New Jersey business law presents no thornier area than business divorces – when a venture goes south and the owners – the partners, corporate shareholders or limited liability members – acrimoniously split up. The Appellate Division of the Superior Court of New Jersey recently addressed such a painful business divorce in the case of Segura v. Shah.
Background: Christina Segura vs. Imran F. Shah
Christina Segura dated Imran Shah. After about six months they decided it would be a good idea to go into business together, so they formed a partnership. The partnership agreement allowed them to engage in virtually any profit-making business.
Christina wanted to open a boutique or décor store, but Shah talked her into opening a bar in New York State instead, so they formed a limited liability company (known as an LLC) to own the bar. He told her that he had managed another bar and that they could have twice their investment returned in two years. However, what he did not tell her was that he had two felony convictions and was therefore barred from working in a bar, much less owning or managing one. The Partnership Agreement and LLC Operating Agreement were both drafted by Shah’s attorney. Christina trusted Shah so she did not have her own attorney and did not read either agreement before signing.
Shah talked Christina into telling the state liquor authorities that she was the sole owner and would manage the business, although in fact Shah was the co-owner and sole manager. Moreover, Christina testified that she had not seen the application, did not sign it, and that her signature had been forged. Shah did not tell Christina anything about the business. In fact, after about six months the bar ran out of money, defaulted on its lease, and closed. Christina did not know this, and only found out when she called the state liquor authorities and was told that the liquor license had been placed in the hands of a third party “for safe keeping” by Shah’s attorney, who also represented the business. She further found out that Shah had taken many of the business’s property and assets for himself without compensating Christina or the business. Christina demanded the return of the more than $160,000 that she had invested in the business. It was not returned.
The Proceedings in Superior Court
Christina sued Shah in the Superior Court of New Jersey for breach of contract, fraud, breach of fiduciary duty, breach of the covenant of good faith and fair dealing, and unjust enrichment. Shah counterclaimed alleging that he was not paid for the work he did. Only toward the end of the case did Christina and her attorney find out about Shah’s felony convictions, and one week thereafter Shah moved for summary judgment requesting that the judge dismiss her case. Christina filed a cross-motion for summary judgment requesting that the judge find in her favor and also dismiss Shah’s counterclaims.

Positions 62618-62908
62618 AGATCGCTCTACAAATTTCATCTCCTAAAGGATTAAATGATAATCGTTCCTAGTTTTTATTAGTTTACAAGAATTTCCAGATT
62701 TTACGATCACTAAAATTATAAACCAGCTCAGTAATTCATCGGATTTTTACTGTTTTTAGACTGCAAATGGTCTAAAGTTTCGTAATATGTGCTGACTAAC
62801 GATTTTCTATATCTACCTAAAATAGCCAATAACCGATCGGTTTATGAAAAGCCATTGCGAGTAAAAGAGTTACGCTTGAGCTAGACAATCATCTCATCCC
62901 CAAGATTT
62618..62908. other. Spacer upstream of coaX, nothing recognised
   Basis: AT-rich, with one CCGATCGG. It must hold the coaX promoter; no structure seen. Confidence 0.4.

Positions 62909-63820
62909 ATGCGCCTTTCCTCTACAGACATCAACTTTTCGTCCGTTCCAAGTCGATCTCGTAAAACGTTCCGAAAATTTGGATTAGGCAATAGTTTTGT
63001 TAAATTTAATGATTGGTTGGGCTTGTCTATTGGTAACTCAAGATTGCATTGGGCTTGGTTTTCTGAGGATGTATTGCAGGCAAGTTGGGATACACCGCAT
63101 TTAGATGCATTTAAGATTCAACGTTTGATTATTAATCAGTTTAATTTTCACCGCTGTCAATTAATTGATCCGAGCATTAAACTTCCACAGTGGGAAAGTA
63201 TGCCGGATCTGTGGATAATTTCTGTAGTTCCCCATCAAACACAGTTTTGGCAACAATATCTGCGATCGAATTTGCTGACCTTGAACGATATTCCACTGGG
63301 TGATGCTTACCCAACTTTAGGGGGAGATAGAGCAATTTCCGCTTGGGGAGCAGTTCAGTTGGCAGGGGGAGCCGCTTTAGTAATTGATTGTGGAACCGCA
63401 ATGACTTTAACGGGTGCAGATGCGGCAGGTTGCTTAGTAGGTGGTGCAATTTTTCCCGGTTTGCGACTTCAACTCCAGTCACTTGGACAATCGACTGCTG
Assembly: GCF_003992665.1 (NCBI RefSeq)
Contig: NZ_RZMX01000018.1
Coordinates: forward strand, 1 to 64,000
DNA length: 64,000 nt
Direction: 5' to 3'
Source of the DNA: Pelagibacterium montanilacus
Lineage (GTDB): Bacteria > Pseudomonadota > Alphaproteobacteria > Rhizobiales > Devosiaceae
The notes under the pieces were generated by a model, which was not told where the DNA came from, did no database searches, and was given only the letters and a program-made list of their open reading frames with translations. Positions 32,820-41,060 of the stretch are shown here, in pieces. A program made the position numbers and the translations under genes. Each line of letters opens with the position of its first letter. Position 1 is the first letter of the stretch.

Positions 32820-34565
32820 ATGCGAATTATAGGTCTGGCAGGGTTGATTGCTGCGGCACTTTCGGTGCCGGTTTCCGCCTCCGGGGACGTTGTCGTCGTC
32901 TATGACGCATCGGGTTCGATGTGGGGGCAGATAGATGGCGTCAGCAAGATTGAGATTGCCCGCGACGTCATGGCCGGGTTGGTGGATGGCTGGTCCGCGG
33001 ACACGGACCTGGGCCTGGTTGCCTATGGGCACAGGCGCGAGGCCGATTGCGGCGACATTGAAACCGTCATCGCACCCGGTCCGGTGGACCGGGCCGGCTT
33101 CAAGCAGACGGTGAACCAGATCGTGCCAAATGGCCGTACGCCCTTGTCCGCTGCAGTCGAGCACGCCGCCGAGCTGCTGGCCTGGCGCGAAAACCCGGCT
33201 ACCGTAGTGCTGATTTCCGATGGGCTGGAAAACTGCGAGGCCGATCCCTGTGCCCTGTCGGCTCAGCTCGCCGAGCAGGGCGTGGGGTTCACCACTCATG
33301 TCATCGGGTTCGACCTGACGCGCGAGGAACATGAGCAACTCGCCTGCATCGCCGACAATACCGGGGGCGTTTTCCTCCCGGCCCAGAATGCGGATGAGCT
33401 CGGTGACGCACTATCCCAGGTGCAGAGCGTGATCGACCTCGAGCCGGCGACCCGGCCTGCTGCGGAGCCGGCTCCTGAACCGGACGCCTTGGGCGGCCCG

The judge ruled for Shah and dismissed Christina’s suit finding that her lawsuit was barred by her misrepresentation to the New York liquor authorities, and also that the partnership agreement was void because it was made for an illegal purpose, ie., for a convicted felon to own and operate a bar.
Christina appealed to the Appellate Division.
The Appellate Division’s Opinion
The Appellate Division reversed and reinstated Christina’s lawsuit.
First, the court explained that the trial court judge was wrong that the purpose of the partnership agreement was illegal – by its plain language it said that the purpose was any profit making endeavor, which would have included Christina’s desired boutique or décor store. Second, even if opening the bar had been the purpose, the partnership agreement contained a severability clause, which provided that if a court found any part of the agreement illegal or invalid it would be severed and the rest of the agreement would be enforced. Thus, there was a valid contract for which Christina could pursue a claim for breach of contact. Finally, the judge ignored the fact that Christina alleged that Shah had manipulated her into making the misrepresentation in the first place, and that Shah should not be able to escape the consequences of his part in bringing about the situation.
It is important to note that at the summary judgment stage, the court is not looking at who should win. Rather, it is looking at whether the party defending the motion has put forth enough evidence to create a genuine question of fact. If there is a question of fact, the matter goes to trial; if there is no question of fact, it is decided by the judge without a trial.
So even though Christina won on summary judgment it is still possible that she might lose in a trial. But it does mean that she will get her day in court.
First, even if you trust the other person, have your own lawyer represent you in business negotiations, particularly if the other side has a lawyer.
Second, no matter how much you trust the other side, always read everything you sign.
Third, do not make misrepresentations to anyone, as with business partners you could be liable for fraud, and with the government you could be guilty of a crime.
Our New Jersey business attorneys represent businesses and business owners in all phases of New Jersey business law, including contract drafting and negotiations, contract litigation, business litigation, partnership litigation, limited liability company litigation and shareholder litigation. Call us at (973) 890-0004 or fill out the contact form on this page to schedule a consultation with one of our New Jersey business lawyers. We can help.